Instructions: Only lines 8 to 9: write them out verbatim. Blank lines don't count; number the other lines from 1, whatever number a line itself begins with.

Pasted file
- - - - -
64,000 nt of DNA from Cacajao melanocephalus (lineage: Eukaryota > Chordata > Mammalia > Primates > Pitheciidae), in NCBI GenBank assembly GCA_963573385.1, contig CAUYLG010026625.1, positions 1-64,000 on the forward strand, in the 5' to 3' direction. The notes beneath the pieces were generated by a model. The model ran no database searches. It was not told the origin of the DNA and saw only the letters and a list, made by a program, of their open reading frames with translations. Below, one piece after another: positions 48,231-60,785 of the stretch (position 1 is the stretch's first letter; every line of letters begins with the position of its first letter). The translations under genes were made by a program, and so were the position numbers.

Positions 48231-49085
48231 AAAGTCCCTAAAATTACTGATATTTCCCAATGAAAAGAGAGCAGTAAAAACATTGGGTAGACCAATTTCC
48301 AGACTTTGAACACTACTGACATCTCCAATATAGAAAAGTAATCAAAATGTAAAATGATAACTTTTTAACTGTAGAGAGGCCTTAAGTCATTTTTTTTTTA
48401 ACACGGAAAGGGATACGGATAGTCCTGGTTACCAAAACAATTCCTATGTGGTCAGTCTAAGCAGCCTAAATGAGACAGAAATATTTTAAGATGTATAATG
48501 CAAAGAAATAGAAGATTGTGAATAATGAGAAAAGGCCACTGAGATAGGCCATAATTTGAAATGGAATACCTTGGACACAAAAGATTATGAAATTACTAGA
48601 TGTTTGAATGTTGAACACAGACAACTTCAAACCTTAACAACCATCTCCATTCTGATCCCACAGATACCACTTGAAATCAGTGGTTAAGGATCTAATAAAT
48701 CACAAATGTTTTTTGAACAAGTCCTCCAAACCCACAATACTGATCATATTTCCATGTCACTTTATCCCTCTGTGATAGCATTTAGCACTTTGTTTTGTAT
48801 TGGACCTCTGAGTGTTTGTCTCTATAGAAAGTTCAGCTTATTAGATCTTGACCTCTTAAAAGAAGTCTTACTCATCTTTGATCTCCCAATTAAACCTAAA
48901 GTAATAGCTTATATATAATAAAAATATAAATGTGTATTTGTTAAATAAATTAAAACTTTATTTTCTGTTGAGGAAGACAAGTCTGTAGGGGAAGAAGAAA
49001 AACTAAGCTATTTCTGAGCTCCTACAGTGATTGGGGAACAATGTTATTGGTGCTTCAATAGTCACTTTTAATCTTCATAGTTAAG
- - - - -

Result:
48701 CACAAATGTTTTTTGAACAAGTCCTCCAAACCCACAATACTGATCATATTTCCATGTCACTTTATCCCTCTGTGATAGCATTTAGCACTTTGTTTTGTAT
48801 TGGACCTCTGAGTGTTTGTCTCTATAGAAAGTTCAGCTTATTAGATCTTGACCTCTTAAAAGAAGTCTTACTCATCTTTGATCTCCCAATTAAACCTAAA